What’s in a name?
That all depends on who’s doing the naming. In the world of heavy-element synthesis, the folks at GSI, the Center for Heavy-Ion Research in Darmstadt, Germany, have done a heck of a lot of element naming. To date, they’ve come up with five monikers. Now they’re working on number six. The GSI team headed by Sigurd Hofmann just proposed to the International Union of Pure and Applied Chemistry (IUPAC, the official keeper of chemistry names) that element 112 should be called copernicium and abbreviated Cp. The team decided to name the element in honor of Nicolaus Copernicus, the radically forward-thinking 16th century astronomer who, in GSI’s words, “paved the way for our modern view of the world,” by figuring out that earth orbits the sun, not the other way around. IUPAC has to give its stamp of approval for the name to become official. That process might take about 6 months.
The Darmstadt group has already had the pleasure of dreaming up names for elements 107 (bohrium); 108 (hassium); 109 (meitnerium); 110 (darmstadtium); and 111 (roentgenium). The group actually discovered element 112 some thirteen years ago. But IUPAC officially confirmed their discovery just a few months ago.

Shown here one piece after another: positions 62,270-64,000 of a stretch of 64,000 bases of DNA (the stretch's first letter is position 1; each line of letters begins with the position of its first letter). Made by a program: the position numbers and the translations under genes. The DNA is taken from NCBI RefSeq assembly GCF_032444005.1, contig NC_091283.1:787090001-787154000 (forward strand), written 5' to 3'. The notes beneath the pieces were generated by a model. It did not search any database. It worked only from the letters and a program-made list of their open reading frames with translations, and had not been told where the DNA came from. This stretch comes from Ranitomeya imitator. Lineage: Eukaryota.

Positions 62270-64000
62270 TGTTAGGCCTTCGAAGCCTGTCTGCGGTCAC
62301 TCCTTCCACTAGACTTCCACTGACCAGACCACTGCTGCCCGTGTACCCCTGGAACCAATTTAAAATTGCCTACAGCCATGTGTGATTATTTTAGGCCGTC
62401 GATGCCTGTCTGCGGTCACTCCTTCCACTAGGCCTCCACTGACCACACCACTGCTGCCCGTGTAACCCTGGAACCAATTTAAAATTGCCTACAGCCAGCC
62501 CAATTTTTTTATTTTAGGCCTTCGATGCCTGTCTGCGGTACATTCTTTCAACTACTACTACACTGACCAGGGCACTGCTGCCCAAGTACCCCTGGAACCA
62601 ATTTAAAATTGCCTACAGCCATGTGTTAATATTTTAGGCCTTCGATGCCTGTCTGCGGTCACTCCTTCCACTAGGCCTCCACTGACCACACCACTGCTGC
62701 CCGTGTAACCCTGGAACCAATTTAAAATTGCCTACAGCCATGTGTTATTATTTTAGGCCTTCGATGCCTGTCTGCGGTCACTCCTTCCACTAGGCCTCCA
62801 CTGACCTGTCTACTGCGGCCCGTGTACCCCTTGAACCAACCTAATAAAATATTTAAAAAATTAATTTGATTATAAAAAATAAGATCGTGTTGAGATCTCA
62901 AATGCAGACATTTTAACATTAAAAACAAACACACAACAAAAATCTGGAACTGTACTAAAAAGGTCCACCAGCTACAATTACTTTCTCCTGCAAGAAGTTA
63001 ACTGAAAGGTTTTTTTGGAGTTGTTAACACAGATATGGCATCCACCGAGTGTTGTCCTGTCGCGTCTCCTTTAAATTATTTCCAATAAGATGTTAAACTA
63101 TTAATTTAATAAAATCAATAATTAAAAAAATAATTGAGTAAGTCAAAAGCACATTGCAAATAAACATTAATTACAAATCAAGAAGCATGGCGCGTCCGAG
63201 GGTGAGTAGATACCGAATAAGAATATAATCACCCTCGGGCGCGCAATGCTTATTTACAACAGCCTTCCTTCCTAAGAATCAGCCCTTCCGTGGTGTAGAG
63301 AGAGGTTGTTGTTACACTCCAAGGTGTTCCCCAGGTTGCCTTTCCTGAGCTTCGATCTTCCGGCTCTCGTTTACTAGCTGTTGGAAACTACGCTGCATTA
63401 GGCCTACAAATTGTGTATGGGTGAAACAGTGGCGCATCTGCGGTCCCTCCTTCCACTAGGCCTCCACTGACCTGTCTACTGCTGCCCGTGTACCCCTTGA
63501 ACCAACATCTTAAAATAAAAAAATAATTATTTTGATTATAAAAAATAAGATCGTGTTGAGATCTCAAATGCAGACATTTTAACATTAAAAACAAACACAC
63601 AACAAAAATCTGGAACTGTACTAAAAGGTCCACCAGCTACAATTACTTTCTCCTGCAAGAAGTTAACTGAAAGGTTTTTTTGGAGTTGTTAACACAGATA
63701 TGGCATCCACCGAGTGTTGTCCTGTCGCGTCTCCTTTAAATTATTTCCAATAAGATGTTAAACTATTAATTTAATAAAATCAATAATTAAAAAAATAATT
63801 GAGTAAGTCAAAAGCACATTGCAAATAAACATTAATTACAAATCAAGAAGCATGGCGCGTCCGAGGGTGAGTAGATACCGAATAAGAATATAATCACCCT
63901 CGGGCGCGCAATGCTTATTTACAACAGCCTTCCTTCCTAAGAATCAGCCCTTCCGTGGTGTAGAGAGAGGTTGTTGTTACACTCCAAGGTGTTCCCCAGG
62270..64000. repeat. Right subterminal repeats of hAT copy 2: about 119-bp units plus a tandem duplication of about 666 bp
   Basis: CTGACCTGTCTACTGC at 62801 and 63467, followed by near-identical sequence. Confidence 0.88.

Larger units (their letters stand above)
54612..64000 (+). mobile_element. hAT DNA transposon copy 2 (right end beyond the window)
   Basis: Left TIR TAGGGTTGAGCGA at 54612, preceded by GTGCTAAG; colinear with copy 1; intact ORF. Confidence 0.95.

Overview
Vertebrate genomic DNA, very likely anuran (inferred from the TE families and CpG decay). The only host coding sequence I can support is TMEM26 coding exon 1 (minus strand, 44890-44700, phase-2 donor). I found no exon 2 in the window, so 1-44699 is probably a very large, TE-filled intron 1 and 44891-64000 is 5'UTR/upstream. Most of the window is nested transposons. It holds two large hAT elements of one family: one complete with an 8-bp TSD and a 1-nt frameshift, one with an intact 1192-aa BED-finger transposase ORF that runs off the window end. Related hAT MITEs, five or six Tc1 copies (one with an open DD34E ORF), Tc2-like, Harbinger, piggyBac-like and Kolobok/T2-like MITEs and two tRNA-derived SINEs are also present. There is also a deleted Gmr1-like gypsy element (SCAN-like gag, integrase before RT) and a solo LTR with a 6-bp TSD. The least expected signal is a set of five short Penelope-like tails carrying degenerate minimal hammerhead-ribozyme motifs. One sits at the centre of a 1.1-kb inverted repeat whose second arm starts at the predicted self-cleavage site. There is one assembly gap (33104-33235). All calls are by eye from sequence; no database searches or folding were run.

For fun, after learning that IUPAC gave the nod to GSI for discovering element 112—and the privilege of naming that superheavy element, the Royal Society of Chemistry's Chemistry World blog invited readers to propose names of their own for the short-lived bugger.
Readers had a field day. They came up with helvetium, emergencium, darwinium, zlatan, terrorismus, fibonaccium, and bloodymindium. One reader suggested ledzeppelinium, “because it’s a heavy metal” the entry said. Which reminds me… Almost 25 years ago when I worked for the chemistry department at Cleveland State prepping the undergrad analytical lab, I set out a waste-collection bottle labeled “for heavy-metal types like Zeppelin, Sabbath, and AC/DC.” Besides the T.A., maybe two kids found it funny.
I kind of like the ledzeppelinium idea. But copernicium certainly has a nice ring to it. Anyhow, as one of the other Chemistry World bloggers noted, “Anything’s better than ununbium.”
UPDATE 7/17: We just learned of this video on copernicium from the folks who brought us the Periodic Table of Videos. Enjoy!